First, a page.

Suspect in Charleston church shooting arrested
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Suspect in Charleston church shooting arrested

Dylann Roof, 21, detained at North Carolina traffic stop after nine killed at black church; Obama calls for gun control

April 2015 photo released by the Lexington County (S.C.) Detention Center shows Dylann Roof, 21. (Lexington County Detention Center/via AP)
April 2015 photo released by the Lexington County (S.C.) Detention Center shows Dylann Roof, 21. (Lexington County Detention Center/via AP)

US police on Thursday captured a 21-year-old white gunman who killed nine people at a prayer meeting in one of the nation’s oldest black churches in Charleston, South Carolina, an attack being probed as a hate crime.

The shooting at the Emanuel African Methodist Episcopal Church in the southeastern US city was one of the worst attacks on a place of worship in the country in recent years, and comes at a time of lingering racial tensions.

The suspect — identified as Dylann Roof of Columbia, South Carolina — has been taken into custody, the attorney general said.

“I can confirm that there is a suspect in custody,” Loretta Lynch said.

She gave no other details.

US media reports said Roof was apprehended at a traffic stop in Shelby, North Carolina.

Churchgoers had gathered Wednesday evening when the shooter walked into the building, sat in the congregation for about an hour and then opened fire, Charleston Police Chief Gregory Mullen said.

Three men and six women were killed, and several other people were wounded. Among the dead was the church’s pastor Clementa Pinckney, who was also a Democratic state senator.

President Barack Obama spoke to the press shortly after the arrest, saying he was saddened and angered by the attack and that he knew Pinckney.

“There is something particularly heartbreaking about death happening in a place in which we seek solace and we seek peace,” he said.

He also called for legislation to place restrictions on gun usage.

Worshippers embrace following a group prayer across the street from the scene of a shooting on June 17, 2015, in Charleston, South Carolina. (David Goldman/AP)
Worshippers embrace following a group prayer across the street from the scene of a shooting on June 17, 2015, in Charleston, South Carolina. (David Goldman/AP)

Police released photos of Roof — a slender white man with dark blond or brown hair in a distinctive bowl-type haircut and wearing a grey sweater.

“He obviously is extremely dangerous,” Mullen said.

The shooting comes at a time of heightened racial tensions in America, after several high-profile killings of unarmed black men at the hands of white police in recent months led to protests and a national debate on race.

A Justice Department spokesperson said a hate crimes probe had been opened, with FBI agents working in tandem in with local police.

“My heart is breaking for Charleston and South Carolina,” said Senator Tim Scott of South Carolina, one of only two African Americans in the Senate.

Jim Curley, owner of AC’s Bar & Grill, which is located a few blocks from the church, said locals were shocked anyone would carry out an attack in the popular tourist area.

“This is absolutely bizarre,” Curley told AFP. “This is really completely out of the blue… We have no idea what the motivation is.”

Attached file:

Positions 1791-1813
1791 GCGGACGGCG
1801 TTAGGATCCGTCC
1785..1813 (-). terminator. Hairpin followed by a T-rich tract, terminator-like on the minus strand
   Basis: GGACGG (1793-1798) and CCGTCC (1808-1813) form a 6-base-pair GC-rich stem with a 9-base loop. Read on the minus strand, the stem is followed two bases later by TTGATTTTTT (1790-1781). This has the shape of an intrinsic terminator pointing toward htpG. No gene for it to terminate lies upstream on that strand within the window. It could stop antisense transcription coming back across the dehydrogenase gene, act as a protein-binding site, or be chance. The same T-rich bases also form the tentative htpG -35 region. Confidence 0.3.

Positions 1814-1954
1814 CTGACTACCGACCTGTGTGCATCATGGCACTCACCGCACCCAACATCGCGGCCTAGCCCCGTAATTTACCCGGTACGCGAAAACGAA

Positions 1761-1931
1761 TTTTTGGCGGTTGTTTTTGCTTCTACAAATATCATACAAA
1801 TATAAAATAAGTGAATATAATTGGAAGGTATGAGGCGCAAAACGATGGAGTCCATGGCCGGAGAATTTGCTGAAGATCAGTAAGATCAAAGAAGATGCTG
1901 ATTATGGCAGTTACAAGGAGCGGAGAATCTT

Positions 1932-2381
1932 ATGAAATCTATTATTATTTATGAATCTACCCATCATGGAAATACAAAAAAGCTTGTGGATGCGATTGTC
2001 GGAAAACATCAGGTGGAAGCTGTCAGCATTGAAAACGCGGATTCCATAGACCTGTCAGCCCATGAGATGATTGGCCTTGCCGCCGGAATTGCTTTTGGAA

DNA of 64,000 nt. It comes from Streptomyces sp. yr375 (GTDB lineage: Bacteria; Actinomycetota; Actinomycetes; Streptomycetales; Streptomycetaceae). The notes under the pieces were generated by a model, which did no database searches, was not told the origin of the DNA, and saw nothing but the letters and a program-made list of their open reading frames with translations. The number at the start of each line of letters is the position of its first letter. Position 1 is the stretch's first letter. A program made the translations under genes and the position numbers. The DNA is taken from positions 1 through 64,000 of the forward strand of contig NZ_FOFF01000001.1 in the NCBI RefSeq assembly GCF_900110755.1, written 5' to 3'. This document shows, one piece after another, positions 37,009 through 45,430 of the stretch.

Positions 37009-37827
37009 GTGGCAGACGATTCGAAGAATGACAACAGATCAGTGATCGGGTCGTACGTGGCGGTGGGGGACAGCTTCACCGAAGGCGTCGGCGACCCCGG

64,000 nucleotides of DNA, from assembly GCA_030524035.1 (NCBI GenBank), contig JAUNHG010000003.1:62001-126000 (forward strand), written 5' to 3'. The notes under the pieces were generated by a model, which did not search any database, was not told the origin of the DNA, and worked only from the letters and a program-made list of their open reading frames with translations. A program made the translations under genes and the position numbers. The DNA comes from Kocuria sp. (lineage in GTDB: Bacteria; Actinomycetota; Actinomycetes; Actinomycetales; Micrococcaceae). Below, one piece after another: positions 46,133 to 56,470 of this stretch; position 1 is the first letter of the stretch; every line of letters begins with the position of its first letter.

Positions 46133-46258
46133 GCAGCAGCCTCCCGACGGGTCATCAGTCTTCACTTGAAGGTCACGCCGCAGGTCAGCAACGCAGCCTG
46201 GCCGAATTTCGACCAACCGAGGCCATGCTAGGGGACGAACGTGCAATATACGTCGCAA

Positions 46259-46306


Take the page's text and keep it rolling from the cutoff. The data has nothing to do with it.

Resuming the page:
Police stand outside the Emanuel AME Church following a shooting on June 17, 2015, in Charleston, South Carolina. (David Goldman/AP)
Police stand outside the Emanuel AME Church following a shooting on June 17, 2015, in Charleston, South Carolina. (David Goldman/AP)

The incident once again highlights broad racial tensions that persist in many US communities, more than five decades after the Civil Rights Act outlawed racial and other forms of discrimination.

In April, in the neighboring city of North Charleston, a white police officer was charged after a video surfaced of him fatally shooting a fleeing black man in the back after a traffic stop.

But Curley said the neighborhood’s residents typically get along fine.

“Generally, there’s not a great deal of racial tension,” he said.

Charleston is known locally as “The Holy City,” due to its large number of churches and historical mix of immigrant ethnic groups that brought a variety of creeds to the city on the Atlantic coast.

“People in prayer on a Wednesday evening. A ritual coming together, praying and worshipping God. To have an awful person come in and shoot them is, is inexplicable,” Mayor Joseph Riley said.

Dot Scott, the head of the local chapter of the National Association for the Advancement of Colored People (NAACP), said the shooter may not have drawn attention because of the church’s location.

“It sits in an area that a lot of the tourists frequent. It’s not out of the ordinary that folks just walk into the sanctuary and sit and listen to what’s going on,” Scott told CNN.

Officials did not release detailed information about the victims, or say what kind of gun was used.

According to its website, the Emanuel African Methodist Episcopal Church is the oldest such church in America’s southern states.

The church was founded in 1816 and in 1822 was investigated for its involvement with a planned slave revolt, the website states.

“The only reason someone can walk into church and shoot people praying is out of hate,” Riley said. “It is the most dastardly act that one can possibly imagine.”

Republican presidential candidate Jeb Bush canceled campaign events that had been planned for Thursday in Charleston.

“Heartbreaking news from Charleston – my thoughts and prayers are with you all,” tweeted Democratic presidential candidate Hillary Clinton, who had been in Charleston earlier Wednesday.

Times of Israel staff contributed to this report.

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